The UK Royal Air Force (RAF) has conducted its first air-to-air refuelling (AAR) training flight with the A330 Voyager future strategic tanker aircraft (FSTA) at RAF Brize Norton in Oxfordshire, UK.
Carried out in support of Panavia GR4 Tornado fighters, the test flight follows the approval of release to service for tanker operations granted by the UK Ministry of Defence (MoD) to AirTanker Services on 16 May, as reported by Flightglobal.
Aircrews from the RAF’s 10 Squadron have also completed simulator-based training at the same location to conduct the actual AAR sortie.
Commenting on the clearance, AirTanker chief executive Phill Blundell said the approval marks a significant step forward towards the aircraft’s full service capability.
Release to service approval for Eurofighter Typhoons is expected to be granted later this year, while full service capability with a core fleet of nine tankers is scheduled to be declared by April 2014.
Until now, the Voyagers have been cleared to operate for strategic air transport of troops and cargo, and medical evacuation (MEDEVAC) missions.
Having shipped four out of 14 Voyagers ordered by the MoD under a 27-year, £10.5bn private finance initiative contract in March 2008, AirTanker is now set to deliver the fifth aircraft by the end of the month, and the sixth before mid-2013.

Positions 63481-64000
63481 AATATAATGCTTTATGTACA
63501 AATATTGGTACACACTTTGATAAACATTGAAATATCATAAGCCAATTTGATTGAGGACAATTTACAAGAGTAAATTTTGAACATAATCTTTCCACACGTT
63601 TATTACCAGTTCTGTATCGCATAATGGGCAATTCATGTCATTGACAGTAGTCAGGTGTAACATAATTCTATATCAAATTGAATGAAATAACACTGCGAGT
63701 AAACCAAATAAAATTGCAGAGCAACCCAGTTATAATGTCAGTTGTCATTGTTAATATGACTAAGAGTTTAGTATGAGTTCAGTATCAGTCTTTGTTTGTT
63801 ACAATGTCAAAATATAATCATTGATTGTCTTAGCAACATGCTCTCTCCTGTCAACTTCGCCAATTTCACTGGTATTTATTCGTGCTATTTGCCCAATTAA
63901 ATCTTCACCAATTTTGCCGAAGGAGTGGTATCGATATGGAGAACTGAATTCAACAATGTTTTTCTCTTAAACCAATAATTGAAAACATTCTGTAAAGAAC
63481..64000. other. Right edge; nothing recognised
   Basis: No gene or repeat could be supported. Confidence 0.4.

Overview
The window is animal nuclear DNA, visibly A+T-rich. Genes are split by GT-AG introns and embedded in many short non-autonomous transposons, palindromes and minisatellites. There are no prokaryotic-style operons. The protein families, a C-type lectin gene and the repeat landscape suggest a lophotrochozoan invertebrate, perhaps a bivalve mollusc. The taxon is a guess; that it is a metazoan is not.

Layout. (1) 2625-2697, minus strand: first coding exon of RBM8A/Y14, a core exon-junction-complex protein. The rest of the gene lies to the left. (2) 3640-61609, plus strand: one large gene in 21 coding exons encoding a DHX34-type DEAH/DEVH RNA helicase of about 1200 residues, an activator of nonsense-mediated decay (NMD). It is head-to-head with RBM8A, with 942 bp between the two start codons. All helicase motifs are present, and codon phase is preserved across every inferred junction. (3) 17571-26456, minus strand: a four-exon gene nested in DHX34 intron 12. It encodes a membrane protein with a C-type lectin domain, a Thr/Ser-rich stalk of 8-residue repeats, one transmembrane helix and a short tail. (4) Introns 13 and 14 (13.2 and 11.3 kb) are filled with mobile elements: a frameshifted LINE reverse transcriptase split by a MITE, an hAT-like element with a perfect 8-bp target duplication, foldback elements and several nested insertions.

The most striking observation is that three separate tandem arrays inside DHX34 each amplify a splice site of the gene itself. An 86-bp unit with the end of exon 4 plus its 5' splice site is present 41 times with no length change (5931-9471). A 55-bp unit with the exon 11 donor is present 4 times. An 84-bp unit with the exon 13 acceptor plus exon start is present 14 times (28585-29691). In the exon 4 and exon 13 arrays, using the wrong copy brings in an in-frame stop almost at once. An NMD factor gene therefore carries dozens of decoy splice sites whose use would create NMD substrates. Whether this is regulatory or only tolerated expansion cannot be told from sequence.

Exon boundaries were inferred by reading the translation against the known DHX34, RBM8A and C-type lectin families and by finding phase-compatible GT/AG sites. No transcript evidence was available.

A derivative of Airbus Military’s A330 multi-role tanker transport (MRTT), the Voyager is designed to replace the RAF’s existing L-1011 and VC10 tanker / transport aircraft, which are approaching the end of their service life, for air transport and tanker operations.
Primarily operated by the service’s 10 Squadron, the aircraft is powered by a twin Rolls-Royce Trent 772B jet engine.
It is flown by AirTanker Services as a certified civilian aircraft for charter flights, when not in military use.
Image: The UK RAF’s A330 Voyager tanker being displayed at the Royal International Air Tatoo in Gloucestershire, UK. Photo: Andrew Linnett/Crown Copyright.